When old furniture is not recycled, it typically winds up in a landfill where it will become part of the buildup of excess garbage. As landfills become full, even more landfills are created, which wastes valuable property. Decaying garbage in landfills can also leach toxic chemicals into the water supply and cause more health hazards. The demand for new furniture also means a demand for new wood, which contributes to the ever-present logging pressure on valuable hardwoods. However, few if any new pollutants are put into the environment by the manufacturing process when old furniture is recycled into something new. Best of all, by following these 7 steps you can not only make recycled decor yourself, you can even craft it into stylish modern furniture!
1. Identify a candidate for recycling. Generally, recyclers either have a piece already picked out or have a need for a piece of old furniture. If you happen to be in the second category, it is time to check the local curbsides for abandoned furniture heading to the landfill. Craigslist and local recycling groups can also provide good leads on the furniture that you want. Thrift stores can also usually provide decent quality used furniture. Check with your local landfill or dump sites to see if it is permissible to search through abandoned furniture for usable pieces.
Before you buy or pick up, make sure the piece suits your needs. Fabrics and colors can all be changed, so don't worry about those issues, but do make sure that the interior/core pieces of the furniture are as solid as possible. If it is not as solid as you would like, consider cannibalizing it solely for parts.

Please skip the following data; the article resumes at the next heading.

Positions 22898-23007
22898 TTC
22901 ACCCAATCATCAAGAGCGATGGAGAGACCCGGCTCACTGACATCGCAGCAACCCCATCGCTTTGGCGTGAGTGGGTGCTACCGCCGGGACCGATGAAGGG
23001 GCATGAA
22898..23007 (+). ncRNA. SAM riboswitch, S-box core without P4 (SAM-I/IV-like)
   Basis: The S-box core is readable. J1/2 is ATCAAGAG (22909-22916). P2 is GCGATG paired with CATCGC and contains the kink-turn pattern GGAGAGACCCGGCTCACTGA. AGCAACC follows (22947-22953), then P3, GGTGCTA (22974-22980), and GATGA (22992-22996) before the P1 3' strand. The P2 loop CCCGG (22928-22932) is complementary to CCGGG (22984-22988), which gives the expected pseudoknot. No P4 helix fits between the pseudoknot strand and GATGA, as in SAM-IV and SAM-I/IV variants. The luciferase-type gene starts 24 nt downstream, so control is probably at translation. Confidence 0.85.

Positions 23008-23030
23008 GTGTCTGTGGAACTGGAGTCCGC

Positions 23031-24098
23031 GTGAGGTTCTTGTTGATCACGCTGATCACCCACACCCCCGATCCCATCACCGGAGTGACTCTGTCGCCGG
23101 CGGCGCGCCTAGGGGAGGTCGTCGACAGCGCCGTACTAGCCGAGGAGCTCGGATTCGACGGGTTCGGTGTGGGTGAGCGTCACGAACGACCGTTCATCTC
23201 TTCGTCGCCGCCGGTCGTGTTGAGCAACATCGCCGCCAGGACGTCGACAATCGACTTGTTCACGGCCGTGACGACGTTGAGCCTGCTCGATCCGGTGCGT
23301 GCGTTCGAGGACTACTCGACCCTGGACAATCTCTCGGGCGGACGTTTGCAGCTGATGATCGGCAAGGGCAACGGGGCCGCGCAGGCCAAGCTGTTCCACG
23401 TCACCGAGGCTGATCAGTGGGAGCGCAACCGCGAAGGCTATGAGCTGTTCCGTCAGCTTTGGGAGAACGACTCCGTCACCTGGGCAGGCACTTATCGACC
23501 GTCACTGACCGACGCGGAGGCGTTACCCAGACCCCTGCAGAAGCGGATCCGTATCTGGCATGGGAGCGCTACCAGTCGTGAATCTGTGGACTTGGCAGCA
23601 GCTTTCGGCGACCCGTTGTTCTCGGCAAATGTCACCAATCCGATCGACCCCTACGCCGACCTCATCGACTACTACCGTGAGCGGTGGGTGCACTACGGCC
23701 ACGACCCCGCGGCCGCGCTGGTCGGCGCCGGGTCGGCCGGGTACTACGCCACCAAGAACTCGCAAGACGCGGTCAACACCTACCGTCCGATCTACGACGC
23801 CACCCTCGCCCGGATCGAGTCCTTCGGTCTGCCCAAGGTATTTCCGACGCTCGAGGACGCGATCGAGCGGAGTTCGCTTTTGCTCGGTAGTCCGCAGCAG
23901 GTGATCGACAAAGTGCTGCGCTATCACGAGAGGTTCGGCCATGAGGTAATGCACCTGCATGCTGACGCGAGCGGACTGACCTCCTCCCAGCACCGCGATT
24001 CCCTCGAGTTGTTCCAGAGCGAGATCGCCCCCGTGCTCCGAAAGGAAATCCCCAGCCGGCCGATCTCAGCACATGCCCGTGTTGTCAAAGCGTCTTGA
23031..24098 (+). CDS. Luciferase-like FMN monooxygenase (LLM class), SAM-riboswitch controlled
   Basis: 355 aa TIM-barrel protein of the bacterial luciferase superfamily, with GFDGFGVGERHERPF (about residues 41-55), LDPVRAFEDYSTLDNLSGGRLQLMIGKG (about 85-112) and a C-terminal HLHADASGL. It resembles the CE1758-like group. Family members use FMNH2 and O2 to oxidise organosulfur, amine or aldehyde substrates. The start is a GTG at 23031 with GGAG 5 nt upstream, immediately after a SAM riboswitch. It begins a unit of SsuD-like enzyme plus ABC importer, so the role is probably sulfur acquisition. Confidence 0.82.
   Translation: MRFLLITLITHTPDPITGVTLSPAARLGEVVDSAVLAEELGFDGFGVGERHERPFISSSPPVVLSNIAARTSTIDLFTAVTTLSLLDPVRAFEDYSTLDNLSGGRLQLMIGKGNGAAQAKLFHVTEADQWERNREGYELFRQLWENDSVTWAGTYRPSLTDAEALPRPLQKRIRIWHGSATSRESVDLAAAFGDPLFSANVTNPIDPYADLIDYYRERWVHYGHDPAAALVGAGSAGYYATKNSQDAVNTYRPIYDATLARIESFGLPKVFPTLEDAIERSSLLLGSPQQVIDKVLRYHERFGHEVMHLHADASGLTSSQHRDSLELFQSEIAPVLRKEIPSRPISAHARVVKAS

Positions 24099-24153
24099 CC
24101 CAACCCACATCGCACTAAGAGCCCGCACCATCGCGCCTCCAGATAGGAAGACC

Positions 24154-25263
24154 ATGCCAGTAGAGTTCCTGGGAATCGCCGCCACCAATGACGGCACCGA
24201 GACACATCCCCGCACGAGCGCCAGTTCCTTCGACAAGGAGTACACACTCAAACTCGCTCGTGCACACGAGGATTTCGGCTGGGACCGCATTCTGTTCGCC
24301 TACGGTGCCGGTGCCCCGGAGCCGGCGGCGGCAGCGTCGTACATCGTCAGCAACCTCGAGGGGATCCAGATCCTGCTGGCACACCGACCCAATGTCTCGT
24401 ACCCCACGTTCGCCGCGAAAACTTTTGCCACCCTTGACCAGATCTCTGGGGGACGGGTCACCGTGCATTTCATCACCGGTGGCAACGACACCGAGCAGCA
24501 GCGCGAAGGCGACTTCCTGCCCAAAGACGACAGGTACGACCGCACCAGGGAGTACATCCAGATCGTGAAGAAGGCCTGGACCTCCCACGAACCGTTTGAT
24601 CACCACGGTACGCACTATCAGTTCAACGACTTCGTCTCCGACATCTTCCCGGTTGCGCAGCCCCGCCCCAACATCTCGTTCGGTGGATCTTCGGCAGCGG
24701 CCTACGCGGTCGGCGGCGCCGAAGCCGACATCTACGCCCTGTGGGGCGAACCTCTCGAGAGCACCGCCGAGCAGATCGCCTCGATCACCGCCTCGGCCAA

2. Once you have the piece of furniture in your home or workshop, carefully look it over. If you cannot tell from a simple inspection whether the piece may have damage or rot, dismantle it. On solid wood pieces, look for any screws, wooden pins or wafers that may have been used in the original joinery. Remove what you can; if the pieces are glued together, a light solvent may be necessary
Stuffed and upholstered furniture often requires a little more work to fully determine soundness. Usually, the upholstery fabric is stapled or tacked to the bottom of the wooden framework. Use a claw hammer to remove any nails and a staple remover for any staples. Unwrap any batting that may be around wooden pieces and be prepared to replace boards that are broken, warped or rotting.
3. Once you have the piece of furniture dismantled, take stock of what salvageable materials you have at your disposal. At this point, you may wish to draw up plans for the rest of your recycling venture. If the original form of the piece of furniture suited what you were looking for with little modification, feel free to proceed without plans. This is also a good time to take any fabric pieces and label them with a permanent marker. Any fabric that can be removed or unpicked from the piece of furniture can serve as a pattern for a new fabric piece. Broken or rotting wood taken from the furniture can work as a pattern for replacement parts.